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From Kardashians to HGTV: The True Impact of PBS

Even if you're not tuning into PBS, the service has more influence than you might think. Here's why.
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When you turn on the TV, there are literally hundreds of options. Between cable networks, streaming giants, local channels, and broadcast networks, it seems like there is no shortage of entertainment.

But there is one network that might just be more important and influential than all the rest, and it’s likely one you’ve been sleeping on: PBS.

The Influence of PBS

Yes, I’m talking about the network that you likely last watched in grade school classrooms. But this public television network is actually so much more than teacher-approved educational resources, and it has been influencing everything else on television for 50 years.

When PBS hit small screens, television was much different than it is today.


It was a three-network game, and audiences had the “Big Three” to choose from: ABC, CBS, and NBC. PBS stepped in and changed the television landscape. The new network catered to niches and introduced programming not seen anywhere else.

PBS made a name for themselves over the years by catering to foodies and period drama obsessives, home improvement enthusiasts, and DIYers. These days, major networks, streaming services, and even local channels have plenty of programming like that — but it’s worth noting that all that influence came directly from PBS.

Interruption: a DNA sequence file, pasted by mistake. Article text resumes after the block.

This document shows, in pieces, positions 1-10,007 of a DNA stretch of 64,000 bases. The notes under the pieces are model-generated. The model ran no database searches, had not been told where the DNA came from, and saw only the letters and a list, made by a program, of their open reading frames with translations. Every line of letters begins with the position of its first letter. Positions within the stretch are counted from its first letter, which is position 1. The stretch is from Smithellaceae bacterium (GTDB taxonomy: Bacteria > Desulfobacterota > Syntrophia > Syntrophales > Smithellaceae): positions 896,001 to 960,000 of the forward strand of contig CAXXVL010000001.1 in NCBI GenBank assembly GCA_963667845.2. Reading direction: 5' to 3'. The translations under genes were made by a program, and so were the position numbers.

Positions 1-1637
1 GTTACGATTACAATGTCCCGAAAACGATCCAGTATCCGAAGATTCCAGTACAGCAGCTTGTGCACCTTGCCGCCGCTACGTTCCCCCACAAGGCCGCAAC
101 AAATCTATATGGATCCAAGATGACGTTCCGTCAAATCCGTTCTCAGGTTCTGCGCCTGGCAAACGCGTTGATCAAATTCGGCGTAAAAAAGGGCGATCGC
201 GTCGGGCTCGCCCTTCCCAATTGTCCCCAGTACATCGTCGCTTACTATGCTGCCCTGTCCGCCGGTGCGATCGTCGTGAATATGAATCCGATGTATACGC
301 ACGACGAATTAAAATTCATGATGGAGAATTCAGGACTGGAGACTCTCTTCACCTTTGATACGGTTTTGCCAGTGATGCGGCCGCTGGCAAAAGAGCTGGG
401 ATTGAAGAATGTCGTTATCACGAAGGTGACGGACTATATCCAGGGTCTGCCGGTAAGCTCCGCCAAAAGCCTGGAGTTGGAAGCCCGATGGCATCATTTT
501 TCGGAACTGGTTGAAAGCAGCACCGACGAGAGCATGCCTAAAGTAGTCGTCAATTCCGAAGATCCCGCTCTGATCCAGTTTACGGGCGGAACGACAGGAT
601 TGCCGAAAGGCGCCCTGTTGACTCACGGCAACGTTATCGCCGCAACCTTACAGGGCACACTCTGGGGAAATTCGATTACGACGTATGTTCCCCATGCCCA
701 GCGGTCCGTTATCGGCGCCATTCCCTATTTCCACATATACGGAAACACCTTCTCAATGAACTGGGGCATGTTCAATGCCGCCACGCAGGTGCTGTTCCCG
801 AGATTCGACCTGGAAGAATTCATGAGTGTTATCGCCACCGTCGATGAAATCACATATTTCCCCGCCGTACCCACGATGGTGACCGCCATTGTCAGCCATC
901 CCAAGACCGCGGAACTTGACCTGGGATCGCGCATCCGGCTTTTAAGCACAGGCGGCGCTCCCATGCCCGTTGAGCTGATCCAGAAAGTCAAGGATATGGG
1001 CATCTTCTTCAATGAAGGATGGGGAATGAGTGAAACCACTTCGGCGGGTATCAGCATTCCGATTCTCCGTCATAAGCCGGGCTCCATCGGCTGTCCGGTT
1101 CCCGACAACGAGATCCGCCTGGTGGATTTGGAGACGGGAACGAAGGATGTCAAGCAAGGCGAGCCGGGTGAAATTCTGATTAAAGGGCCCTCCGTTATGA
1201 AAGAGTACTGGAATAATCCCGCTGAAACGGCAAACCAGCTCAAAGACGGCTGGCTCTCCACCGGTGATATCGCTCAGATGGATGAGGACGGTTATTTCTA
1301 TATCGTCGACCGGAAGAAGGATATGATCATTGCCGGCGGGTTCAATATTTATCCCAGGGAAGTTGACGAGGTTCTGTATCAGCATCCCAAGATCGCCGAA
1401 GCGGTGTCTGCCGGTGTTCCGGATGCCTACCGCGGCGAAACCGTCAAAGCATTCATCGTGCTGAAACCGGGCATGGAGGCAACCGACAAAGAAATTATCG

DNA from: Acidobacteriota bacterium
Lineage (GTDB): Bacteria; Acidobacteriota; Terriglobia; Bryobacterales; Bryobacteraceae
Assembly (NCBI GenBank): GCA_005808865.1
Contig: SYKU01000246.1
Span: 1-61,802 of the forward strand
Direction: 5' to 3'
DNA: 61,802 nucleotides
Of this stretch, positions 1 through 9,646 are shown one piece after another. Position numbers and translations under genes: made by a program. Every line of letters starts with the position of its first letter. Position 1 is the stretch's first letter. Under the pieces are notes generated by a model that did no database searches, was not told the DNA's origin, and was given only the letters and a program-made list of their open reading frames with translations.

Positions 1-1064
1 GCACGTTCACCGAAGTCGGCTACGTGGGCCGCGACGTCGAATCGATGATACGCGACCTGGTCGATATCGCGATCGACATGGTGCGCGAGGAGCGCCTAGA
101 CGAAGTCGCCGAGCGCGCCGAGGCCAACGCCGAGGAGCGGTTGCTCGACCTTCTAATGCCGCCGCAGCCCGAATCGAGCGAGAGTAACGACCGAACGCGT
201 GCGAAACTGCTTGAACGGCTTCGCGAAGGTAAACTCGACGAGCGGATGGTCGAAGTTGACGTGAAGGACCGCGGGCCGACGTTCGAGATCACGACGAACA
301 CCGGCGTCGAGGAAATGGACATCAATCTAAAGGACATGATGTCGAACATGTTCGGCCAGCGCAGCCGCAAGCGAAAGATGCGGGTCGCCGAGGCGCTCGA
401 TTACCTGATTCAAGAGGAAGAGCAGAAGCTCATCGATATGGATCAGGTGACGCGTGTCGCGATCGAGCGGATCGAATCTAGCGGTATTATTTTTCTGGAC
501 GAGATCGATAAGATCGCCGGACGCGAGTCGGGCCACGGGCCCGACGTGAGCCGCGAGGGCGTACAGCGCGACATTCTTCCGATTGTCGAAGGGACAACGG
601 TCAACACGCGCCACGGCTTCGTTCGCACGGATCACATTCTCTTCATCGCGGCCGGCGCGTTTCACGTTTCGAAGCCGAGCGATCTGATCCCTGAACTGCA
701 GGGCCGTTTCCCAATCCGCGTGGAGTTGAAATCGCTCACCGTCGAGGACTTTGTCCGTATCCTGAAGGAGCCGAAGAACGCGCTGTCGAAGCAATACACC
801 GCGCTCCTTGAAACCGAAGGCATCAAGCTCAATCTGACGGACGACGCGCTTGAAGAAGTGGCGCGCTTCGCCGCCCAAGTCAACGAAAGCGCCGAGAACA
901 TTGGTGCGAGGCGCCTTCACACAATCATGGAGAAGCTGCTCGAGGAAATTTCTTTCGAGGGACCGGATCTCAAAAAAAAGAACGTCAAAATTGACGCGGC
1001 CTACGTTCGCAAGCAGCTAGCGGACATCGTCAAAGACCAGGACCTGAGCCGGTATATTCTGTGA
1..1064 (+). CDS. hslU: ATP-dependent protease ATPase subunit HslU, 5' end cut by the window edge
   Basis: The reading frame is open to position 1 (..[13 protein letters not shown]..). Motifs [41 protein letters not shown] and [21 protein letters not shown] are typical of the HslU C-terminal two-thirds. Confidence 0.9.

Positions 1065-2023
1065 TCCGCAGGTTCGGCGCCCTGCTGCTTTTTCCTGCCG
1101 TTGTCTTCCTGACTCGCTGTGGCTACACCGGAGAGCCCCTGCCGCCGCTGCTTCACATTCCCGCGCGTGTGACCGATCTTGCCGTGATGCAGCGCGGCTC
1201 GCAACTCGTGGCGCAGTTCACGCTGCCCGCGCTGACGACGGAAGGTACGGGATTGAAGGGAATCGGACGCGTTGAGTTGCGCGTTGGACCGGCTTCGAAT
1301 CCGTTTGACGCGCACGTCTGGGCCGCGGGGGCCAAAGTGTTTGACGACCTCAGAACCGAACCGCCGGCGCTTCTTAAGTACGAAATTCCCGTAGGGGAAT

And before reality television was a thing, PBS did it. The public broadcaster introduced the groundbreaking reality series An American Family. Consisting of 12 episodes, the show first aired in 1973 and changed TV history forever. Since then, we’ve seen reality TV explode. MTV’s The Real World, E!’s Keeping Up With the Kardashians, and anything in between can trace a line back to An American Family.

What about all those cooking reality shows? Thanks to Julia Child and The French Chef, we’ve now got the Food Network and the Cooking Channel, YouTube cooking stars, and Netflix stuffed to the gills with the likes of Chef’s Table and Nailed It! 

And let’s be honest, here: We wouldn’t have the likes of HGTV, DIY Network, or the newly minted Magnolia Network from Chip and Joanna Gaines without PBS first introducing the world to the Emmy-winning home improvement series This Old House in 1979.

Why We Still Need PBS

PBS is still doing what they do best and doing it well. Fans of Downton Abbey and Antiques Roadshow, or parents of kids that love Sesame Street will definitely agree.

Unfortunately, the Public Broadcasting Service is starting to get lost in the shuffle. As the sheer amount of programming available continues to expand, the publicly funded PBS has started to come under scrutiny. Why should the government continue to subsidize public broadcasting, with so many entertainment and educational options available out there?

First and foremost, we need to continue to have free, over-the-air programming to reach those without access to broadband or expensive cable subscriptions. And can we also talk about how nice it is to have non-commercial programming?

But it’s also important to realize this: Even if you’re not tuning in to PBS directly, the service has been (and continues to be) directly responsible for the television landscape we enjoy.